Taro Akebono: Hawaii-born Japanese sumo legend dies

  • By Hannah Ritchie
  • BBC News

image source, Good pictures

image caption, Hawaiian-born Taro Akebono was considered a trailblazer for foreign sumo wrestlers.

Sumo legend Taro Akebono, who made a resurgence in the sport's popularity and became its first foreign grand champion, has died of heart failure aged 54.

The Hawaii-born wrestler died earlier this month in a Tokyo hospital, his family said in a statement.

A towering figure in the sport, literally and figuratively – the 210kg, 2m-tall (462lb; 6ft 6in) giant was famous for his unique fighting style that often saw him knock his opponents out of the ring.

On both sides of the Pacific, fans and peers paid tribute to him as a pioneer who blazed a trail for other foreign sumo wrestlers to follow.

According to local media, Akebono had been battling illness since collapsing in the city of Kitakyushu seven years ago.

Born Chad Rowan in 1969, he grew up in Honolulu before moving to Japan in 1988 to pursue his wrestling career.

Within six years he would become Japan's 64th yokozuna – or grand champion – a title the sumo council had previously ruled off-limits to non-Japanese athletes.

Breaking down barriers, his devotion to the game saw his popularity rise and earn him the respect of local fans.

Sumo magazine editor Yoshihisa Shimoi wrote in 1993, “He makes me forget that he is an outsider because of his serious approach to sumo.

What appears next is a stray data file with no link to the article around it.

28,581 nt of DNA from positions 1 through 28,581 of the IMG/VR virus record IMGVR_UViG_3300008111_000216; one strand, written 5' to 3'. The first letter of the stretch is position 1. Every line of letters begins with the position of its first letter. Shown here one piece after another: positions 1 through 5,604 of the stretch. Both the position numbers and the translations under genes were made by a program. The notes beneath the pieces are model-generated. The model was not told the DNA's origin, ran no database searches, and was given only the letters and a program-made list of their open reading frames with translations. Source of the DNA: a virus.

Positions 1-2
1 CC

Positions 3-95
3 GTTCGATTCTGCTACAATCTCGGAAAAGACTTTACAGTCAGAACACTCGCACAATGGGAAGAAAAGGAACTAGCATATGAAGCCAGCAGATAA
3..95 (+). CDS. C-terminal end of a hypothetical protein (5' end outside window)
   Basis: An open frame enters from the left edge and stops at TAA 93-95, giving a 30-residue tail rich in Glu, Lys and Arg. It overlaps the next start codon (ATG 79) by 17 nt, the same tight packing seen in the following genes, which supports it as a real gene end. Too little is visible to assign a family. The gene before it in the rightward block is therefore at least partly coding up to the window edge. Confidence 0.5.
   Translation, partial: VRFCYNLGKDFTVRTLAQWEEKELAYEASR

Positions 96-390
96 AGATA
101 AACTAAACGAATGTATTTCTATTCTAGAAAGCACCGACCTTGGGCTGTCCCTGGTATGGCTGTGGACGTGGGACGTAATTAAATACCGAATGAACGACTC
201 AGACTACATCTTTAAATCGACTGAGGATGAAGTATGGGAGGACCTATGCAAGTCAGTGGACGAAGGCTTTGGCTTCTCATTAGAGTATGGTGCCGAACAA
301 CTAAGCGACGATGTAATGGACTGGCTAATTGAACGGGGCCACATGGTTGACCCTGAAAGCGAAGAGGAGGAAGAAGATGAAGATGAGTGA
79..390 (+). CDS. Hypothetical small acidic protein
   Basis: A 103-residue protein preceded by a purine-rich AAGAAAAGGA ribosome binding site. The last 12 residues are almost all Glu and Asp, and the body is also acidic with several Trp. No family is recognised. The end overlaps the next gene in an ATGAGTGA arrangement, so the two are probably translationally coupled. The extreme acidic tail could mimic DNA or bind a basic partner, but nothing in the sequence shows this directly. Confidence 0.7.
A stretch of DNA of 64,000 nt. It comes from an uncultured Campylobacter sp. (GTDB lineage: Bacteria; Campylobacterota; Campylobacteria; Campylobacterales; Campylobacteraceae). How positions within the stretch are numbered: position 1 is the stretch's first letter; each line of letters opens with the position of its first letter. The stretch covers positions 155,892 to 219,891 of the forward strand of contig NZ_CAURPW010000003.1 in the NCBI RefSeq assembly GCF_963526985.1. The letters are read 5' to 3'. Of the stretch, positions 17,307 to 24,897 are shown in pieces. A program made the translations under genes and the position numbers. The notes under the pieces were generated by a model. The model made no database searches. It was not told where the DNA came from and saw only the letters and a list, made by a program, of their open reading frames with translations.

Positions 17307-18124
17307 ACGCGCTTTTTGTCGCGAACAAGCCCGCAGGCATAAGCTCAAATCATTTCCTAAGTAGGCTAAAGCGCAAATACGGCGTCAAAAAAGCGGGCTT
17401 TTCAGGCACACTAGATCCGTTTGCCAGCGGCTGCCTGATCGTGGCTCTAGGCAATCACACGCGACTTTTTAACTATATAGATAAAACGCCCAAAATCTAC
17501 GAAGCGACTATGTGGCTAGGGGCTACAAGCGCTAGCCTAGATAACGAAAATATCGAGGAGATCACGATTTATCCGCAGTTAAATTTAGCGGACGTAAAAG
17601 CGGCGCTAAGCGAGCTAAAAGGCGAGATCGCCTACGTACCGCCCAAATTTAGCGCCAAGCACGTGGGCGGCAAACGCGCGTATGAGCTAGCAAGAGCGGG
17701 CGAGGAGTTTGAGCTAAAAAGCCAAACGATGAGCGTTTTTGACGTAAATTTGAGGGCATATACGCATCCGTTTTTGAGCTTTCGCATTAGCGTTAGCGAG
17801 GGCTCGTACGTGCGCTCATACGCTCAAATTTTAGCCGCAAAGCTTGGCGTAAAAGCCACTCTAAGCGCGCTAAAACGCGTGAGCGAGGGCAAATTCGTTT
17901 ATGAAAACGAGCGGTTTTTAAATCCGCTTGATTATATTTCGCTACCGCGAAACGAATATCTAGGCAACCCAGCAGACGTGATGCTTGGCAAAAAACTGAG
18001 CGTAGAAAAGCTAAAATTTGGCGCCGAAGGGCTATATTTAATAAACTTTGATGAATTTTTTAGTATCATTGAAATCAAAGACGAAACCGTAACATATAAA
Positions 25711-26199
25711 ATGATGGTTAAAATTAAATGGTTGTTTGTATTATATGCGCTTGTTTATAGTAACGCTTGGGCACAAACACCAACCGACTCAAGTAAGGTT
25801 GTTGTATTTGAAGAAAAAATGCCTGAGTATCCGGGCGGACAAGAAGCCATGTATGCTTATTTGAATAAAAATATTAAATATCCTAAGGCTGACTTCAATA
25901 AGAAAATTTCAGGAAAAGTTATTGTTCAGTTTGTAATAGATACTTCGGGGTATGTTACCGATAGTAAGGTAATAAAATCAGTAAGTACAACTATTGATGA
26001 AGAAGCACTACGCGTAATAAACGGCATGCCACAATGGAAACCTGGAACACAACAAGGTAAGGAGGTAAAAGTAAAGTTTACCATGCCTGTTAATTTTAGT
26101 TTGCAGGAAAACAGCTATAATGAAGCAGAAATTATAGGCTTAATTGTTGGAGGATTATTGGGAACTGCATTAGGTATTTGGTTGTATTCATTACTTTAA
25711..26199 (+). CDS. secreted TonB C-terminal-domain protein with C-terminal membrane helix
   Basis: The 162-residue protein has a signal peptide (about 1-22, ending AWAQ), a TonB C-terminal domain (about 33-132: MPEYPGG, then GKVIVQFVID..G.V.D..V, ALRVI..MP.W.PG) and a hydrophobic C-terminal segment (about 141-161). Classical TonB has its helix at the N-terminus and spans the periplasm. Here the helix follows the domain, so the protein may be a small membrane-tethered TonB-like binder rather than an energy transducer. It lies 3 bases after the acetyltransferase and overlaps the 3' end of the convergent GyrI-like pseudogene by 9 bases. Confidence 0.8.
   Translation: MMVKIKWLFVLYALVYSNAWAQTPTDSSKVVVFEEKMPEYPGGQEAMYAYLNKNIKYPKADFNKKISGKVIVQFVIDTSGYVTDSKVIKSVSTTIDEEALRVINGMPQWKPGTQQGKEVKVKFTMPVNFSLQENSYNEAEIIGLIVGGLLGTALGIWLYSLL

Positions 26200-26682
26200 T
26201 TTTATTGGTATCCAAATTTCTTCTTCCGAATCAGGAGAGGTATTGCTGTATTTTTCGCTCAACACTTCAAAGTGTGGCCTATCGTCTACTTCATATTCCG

During his career he won 10 more championship titles while bringing in millions of viewers from all over the world.

His legendary rivalry with Japanese brothers Takanohana Koji and Masaru Hanada was widely credited with breathing new life into the sport at a time when it was struggling for relevance.

In 1996, he became a Japanese citizen, taking the name Taro Akebono. When he retired from sumo wrestling in 2001 due to repeated injuries, more than 11,000 spectators attended his exit ceremony – during which his top knot was gradually untied by 320 friends and former competitors.

“I feel more sad than I expected. My head feels lighter. I think it's not the weight of my hair, but the weight of my responsibility,” she said.

As tributes were paid on Thursday, some of the sport's biggest names honored him for his strength, humility and grace.

“It happened so suddenly, I can't find the words to send him off. He was a man full of love,” Hanada wrote on X, earlier on Twitter.

U.S. Ambassador to Japan Rahm Emanuel praised Akebono for serving as a “bridge between America and Japan” and strengthening cultural ties between the two countries.

Former sports broadcaster Neil Everett credits Hawaii for representing Hawaii in Japan and carrying “the weight of the entire state” on his shoulders.

Akebono is survived by his wife Christine Rowan and their daughter and two sons.

Additional reporting by Shaima Khalil and C Kobayashi in Tokyo

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